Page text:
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Blackie Lawless Interview


therockbox
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Read it Here

Eh, this guy just comes off as being an asshole. I like W.A.S.P, and as far as a piece of music goes "The Neon God: Part One" isn't half bad.

But, and it's a big but, Lawless is in need of a good slapping.

RR:  How many more times is the W.A.S.P. catalog going to be re-released?

BL:  What specifically are you referring to?

RR:  Well, you have the studio albums when they were originally released, then you added bonus tracks and re-released them, and now they’re being repackaged again in digi-packs.  Is that something that you have control over?

BL:  I have no control over that.  That's news to me, to be honest.  When did that start?

RR:  I would say late last year.  I want to say that Snapper Records is doing it.

BL:  Well, they're the one's that have the rights to the catalog, but I haven't seen what they are doing.

RR:  They're just taking them out of the jewel cases and sticking them in a cardboard case.

BL:  I have a very poor relationship with them, and like I said, this is news to me.  It's not uncommon.

RR:  Yeah, it happens all the time.

BL:  Then why would you ask me about that?

It's just uncalled for. Dionne asked a simple enough question, but Lawless gets arsey about it. Kind of fits in with the question about Lawless "thinking the fans are beneath him."

To summarize:

W.A.S.P = Good

Lawless = Jackass

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Maybe it's me, but I don't see how he comes across as an ass in that portion of the interview. He comes across as being clueless as to what the label is doing with WASP's discography.

I don't see how you can determine that he was being "arsey" either, from a bunch of text on a webpage ;)

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He comes across as an ass during the interview, extremely pretentious. The bit I quoted, to me, seemed uncalled for. The "then why ask me about it" comment wasn't really needed, because, at first, Dionne didn't know about his relationship with the company.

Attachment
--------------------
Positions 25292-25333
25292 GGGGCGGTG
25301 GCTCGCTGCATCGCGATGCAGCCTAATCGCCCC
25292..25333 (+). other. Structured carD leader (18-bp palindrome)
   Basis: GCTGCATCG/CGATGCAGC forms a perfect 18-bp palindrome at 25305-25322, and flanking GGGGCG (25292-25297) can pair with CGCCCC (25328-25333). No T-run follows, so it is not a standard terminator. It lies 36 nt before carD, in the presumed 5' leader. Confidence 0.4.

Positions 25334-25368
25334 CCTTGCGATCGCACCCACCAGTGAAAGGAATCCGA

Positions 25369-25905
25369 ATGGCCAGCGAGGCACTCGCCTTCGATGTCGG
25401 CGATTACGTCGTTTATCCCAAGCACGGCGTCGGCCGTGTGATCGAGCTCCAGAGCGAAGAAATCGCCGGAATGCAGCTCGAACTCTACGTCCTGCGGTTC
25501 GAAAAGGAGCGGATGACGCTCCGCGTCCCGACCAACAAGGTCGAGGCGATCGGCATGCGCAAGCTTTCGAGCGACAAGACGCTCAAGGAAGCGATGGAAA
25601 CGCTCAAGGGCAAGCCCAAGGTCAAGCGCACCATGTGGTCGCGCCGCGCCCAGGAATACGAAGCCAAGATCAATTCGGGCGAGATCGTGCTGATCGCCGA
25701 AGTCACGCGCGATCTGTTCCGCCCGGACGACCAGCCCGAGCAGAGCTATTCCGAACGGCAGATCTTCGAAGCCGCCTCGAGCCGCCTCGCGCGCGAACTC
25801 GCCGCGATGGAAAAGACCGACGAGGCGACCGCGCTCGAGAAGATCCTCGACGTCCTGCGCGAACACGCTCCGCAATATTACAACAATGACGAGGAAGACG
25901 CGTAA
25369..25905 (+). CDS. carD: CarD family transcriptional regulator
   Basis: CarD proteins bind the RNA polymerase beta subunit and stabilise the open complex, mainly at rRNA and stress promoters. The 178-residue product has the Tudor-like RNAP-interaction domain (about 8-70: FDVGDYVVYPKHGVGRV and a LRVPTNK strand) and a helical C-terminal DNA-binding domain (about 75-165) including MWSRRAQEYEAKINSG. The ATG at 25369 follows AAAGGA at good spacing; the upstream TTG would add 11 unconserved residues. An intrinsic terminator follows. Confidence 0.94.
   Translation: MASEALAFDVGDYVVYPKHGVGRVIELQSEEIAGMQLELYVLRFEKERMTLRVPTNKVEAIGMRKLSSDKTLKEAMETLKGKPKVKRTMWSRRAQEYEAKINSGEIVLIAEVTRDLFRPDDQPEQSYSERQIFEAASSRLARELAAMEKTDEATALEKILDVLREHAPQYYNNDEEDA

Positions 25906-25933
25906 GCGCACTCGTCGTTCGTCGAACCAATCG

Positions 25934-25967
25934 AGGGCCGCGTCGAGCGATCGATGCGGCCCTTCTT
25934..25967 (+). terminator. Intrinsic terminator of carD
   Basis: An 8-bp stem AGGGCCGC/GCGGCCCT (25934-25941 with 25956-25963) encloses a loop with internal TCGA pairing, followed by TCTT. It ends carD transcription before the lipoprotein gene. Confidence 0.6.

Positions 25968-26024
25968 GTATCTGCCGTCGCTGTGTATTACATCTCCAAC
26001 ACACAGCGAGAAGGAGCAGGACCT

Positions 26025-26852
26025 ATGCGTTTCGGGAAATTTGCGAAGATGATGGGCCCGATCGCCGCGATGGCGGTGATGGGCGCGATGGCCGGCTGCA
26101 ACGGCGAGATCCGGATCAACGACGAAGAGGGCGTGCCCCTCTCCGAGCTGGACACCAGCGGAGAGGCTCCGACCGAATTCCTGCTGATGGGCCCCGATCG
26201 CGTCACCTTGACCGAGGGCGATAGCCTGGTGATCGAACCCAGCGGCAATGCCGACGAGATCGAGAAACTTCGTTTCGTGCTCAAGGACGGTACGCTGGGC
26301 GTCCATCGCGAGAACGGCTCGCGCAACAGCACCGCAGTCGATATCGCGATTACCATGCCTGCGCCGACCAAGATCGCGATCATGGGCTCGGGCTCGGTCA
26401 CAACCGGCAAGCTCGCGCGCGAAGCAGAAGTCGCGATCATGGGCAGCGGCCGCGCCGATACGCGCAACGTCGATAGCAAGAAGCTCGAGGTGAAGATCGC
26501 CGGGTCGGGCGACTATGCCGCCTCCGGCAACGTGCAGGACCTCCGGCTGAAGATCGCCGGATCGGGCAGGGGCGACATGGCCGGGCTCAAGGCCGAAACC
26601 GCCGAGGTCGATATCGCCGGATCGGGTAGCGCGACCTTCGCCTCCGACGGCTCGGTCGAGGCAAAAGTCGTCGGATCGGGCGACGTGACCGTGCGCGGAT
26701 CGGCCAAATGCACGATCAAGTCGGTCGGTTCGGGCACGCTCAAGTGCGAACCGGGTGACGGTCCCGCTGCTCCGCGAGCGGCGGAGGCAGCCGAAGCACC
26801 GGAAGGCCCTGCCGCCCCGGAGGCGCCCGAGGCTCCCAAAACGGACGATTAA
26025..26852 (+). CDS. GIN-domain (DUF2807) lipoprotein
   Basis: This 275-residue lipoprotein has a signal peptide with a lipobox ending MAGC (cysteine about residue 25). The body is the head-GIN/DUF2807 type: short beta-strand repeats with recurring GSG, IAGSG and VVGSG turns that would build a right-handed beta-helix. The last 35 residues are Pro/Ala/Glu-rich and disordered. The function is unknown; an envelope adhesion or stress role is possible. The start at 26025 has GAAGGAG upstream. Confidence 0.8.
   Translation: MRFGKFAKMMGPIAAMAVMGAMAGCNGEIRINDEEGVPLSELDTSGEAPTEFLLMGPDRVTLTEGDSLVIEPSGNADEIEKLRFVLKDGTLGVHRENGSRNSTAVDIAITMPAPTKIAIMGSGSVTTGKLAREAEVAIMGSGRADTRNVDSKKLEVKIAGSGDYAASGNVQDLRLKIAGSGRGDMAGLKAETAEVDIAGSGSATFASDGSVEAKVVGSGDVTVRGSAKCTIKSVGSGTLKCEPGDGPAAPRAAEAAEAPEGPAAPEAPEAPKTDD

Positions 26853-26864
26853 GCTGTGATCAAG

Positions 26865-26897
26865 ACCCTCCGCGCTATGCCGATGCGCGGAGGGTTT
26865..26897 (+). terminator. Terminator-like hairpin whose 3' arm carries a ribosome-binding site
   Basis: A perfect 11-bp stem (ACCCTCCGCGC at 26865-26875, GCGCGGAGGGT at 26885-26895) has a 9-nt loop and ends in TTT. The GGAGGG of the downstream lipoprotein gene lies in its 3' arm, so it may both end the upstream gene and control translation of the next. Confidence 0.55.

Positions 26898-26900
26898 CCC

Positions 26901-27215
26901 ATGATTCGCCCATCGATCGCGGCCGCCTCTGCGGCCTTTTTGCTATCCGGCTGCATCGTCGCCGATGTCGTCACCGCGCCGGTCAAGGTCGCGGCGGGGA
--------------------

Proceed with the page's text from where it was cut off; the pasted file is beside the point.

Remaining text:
I don't see how you can determine that he was being "arsey" either, from a bunch of text on a webpage

Maybe arsey was the wrong word, perhaps awkward? The bit I quoted, where he is asked to briefly describe the story on The Neon God, and he says "No, not really." The opening paragraph before the interview sums him up really.

I dunno, maybe it's just me :unsure:

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RR:  Your new concept album The Neon God Part I: The Rise was just released; can you briefly describe the story?

BL:  Honestly, no.

RR:  No?

BL:  Well, when you say briefly.  You have the record right?  I assume they gave you the booklet and all that stuff?

RR:  Oh, I know exactly what it's about…

BL:  To say or to ask, and I'm not trying to be a snot with you here, don't get me wrong but it's just an enormously complex piece of work.

Honestly, I don't see what's so wrong with that. I mean this guy comes into the interview fawning that he's such a big fan, then just asks very general questions, or ones he seems quick to crow about already knowing the answer to. Many interviewees would be more than happy to just jabber like a big press release, but I got the impression that Lawless would rather talk about something more specific than "briefly summarize your concept album for us".

It reminds me of Stephen King getting aggravated at all the times he's had to answer the question "Where do you get your ideas?" or Tori Amos telling Lisa Ling on The View that she draws her inspiration from "spaghetti". Vapid, empty questions like these are shitty interviewing, in my opinion. If you're going to make your living as a serious journalist of some sort and not just some pretty talking head, research is your friend. He gets picked on by Will Ferrell, but James Lipton knows his shit. Same with Charlie Rose.

Just my take. YMMV.

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Honestly, I don't see what's so wrong with that. I mean this guy comes into the interview fawning that he's such a big fan, then just asks very general questions, or ones he seems quick to crow about already knowing the answer to.

He may know the answer but, say a non-W.A.S.P fan may not. However, had Lawless answered the question and described what it's about then you never know, it could mean a few more sales.

It's like those movie premiere specials. After premiere's you'll see the host asking someone what it was about. He knows - he's seen the movie, but the person watching at home hasn't. However, if they're told what it's about then that person could be more likely to go and see the move (alternatively it might work the other way, but it's 50-50).

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